After 35, women are known as “geriatric mothers” (never mind that I am fitter and healthier than I was in my twenties), a term that says everything about the gender gap when it comes to fertility. Other offensive terms include incompetent cervix (weak cervical tissue), spontaneous abortion (the loss of pregnancy naturally before twenty weeks), biological clock (the pressure women feel to get pregnant during peak productive years), barren woman (female infertility). We urgently need new terms that inspire and empower, rather than degrade, us. To be sure, steps are being made to course correct this. For example, Peanut, an app that provides a safe space for women to go through fertility, pregnancy, motherhood, and menopause, made a glossary in an attempt to rename these dated, and still widely used, fertility terms.
In the UK, where I live, women are entitled to three rounds of IVF on the National Health Service (NHS). Compared to the U.S., where there is no state-funded fertility treatment, this is incredible. But there are two conditions to this rule that effectively eliminate single women, co-parents, and lesbians from treatment: you have to have been trying to get pregnant through regular unprotected sex for two years or had 12 failed cycles of artificial insemination. The latter condition would potentially cost upwards of £18,000 (more than a single round of IVF at a private clinic). There are also complicated laws in the UK, EU, and U.S. around using known donors, even if they will also be the co-parent, meaning the donor ultimately has no parental rights over the child.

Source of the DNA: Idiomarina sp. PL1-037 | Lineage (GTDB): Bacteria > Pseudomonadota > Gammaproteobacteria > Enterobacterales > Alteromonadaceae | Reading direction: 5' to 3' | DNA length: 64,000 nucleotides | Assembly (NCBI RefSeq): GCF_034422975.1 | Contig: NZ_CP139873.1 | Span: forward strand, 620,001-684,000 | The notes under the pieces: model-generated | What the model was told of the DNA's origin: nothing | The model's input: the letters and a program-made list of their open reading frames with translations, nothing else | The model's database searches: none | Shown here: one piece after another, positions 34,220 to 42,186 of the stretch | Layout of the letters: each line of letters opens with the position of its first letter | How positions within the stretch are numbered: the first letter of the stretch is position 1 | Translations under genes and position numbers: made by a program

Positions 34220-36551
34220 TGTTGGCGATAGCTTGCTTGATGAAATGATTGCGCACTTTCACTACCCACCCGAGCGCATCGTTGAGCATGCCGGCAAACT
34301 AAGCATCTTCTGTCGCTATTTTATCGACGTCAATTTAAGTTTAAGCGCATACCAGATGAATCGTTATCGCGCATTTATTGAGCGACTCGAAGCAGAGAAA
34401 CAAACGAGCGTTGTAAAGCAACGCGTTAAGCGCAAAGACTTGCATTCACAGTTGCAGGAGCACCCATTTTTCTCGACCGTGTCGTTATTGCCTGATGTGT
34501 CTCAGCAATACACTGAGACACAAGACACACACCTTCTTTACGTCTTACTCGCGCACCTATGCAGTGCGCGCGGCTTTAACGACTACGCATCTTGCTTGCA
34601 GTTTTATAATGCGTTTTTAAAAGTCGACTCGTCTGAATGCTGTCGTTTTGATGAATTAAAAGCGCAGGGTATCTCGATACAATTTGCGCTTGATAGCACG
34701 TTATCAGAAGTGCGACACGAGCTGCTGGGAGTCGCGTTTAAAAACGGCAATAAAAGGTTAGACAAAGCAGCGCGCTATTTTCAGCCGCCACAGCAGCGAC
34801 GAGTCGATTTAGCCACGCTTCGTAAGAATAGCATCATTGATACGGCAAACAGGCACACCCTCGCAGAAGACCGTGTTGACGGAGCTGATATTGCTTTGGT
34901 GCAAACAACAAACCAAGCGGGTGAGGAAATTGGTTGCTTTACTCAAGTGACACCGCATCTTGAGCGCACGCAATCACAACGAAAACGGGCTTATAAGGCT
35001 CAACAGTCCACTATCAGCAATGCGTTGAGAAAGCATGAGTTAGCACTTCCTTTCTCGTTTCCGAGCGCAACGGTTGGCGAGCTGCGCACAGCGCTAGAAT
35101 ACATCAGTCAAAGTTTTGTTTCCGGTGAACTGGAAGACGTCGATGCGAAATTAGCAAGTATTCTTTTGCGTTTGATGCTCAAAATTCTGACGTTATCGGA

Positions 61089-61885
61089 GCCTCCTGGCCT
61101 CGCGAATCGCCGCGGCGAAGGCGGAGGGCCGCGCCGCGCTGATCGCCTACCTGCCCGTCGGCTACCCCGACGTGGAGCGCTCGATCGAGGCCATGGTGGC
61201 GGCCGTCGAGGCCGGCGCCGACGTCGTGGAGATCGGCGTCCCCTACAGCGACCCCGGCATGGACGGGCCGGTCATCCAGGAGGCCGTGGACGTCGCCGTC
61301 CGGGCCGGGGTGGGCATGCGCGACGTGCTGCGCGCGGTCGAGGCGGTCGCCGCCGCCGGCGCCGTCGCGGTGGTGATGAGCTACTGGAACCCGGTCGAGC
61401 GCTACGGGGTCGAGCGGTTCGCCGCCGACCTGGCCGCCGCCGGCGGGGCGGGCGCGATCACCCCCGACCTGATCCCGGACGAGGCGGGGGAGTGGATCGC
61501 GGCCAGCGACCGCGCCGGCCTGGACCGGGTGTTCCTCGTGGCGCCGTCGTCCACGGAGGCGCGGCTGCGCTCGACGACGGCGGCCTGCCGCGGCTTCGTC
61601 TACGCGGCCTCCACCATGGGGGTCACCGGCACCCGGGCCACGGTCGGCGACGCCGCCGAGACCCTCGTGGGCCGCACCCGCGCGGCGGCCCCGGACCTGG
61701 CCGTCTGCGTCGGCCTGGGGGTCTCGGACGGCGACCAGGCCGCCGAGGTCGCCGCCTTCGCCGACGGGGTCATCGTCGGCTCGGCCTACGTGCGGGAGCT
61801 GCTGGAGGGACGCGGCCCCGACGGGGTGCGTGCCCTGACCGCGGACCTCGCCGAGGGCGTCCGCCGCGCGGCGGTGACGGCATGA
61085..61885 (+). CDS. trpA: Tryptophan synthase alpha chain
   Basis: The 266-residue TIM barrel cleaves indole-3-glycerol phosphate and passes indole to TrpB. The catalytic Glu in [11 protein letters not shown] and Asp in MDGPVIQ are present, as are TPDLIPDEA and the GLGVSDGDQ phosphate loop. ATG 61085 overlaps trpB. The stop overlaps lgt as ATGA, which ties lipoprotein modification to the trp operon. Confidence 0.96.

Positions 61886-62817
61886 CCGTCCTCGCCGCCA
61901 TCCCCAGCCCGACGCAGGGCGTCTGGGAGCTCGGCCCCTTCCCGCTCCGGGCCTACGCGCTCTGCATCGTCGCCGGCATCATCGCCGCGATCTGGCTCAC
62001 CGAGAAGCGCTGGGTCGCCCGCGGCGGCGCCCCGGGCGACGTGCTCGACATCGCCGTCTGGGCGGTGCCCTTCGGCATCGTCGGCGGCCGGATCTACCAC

“It’s a new area of law where lots of work still needs to be done and things are even more complicated in the States,” says Ivan Fatovic, founder and CEO at Modamily, a service that connects people who want to start a family, from single women to gay couples and co-parents. “The law changes from state to state. In some states, you have to be married for IVF treatment, and in others, gay couples can’t have children. There are fertility clinics in some, where if the donor sperm is not from your partner you have to quarantine it for six months. If I had big financial backing we’d set about challenging some of these laws, but for now, we tell people that in some situations it’s best to just pretend you are dating.”
Because the laws are murky, my friend and I have an extensive co-parenting document that outlines our intentions for the future. I’m thrilled that I get to bring a baby into the world in a new kind of family. In creating this document, we’ve had to talk about everything from how we want to parent to who will be in charge of childcare. But if one of our teeny tiny bundles of cells does graduate from its Petri dish, and eventually does become a baby, I have no idea how we’ll help it navigate the gendered world we live in. I guess I’ll have to bring that up in the document.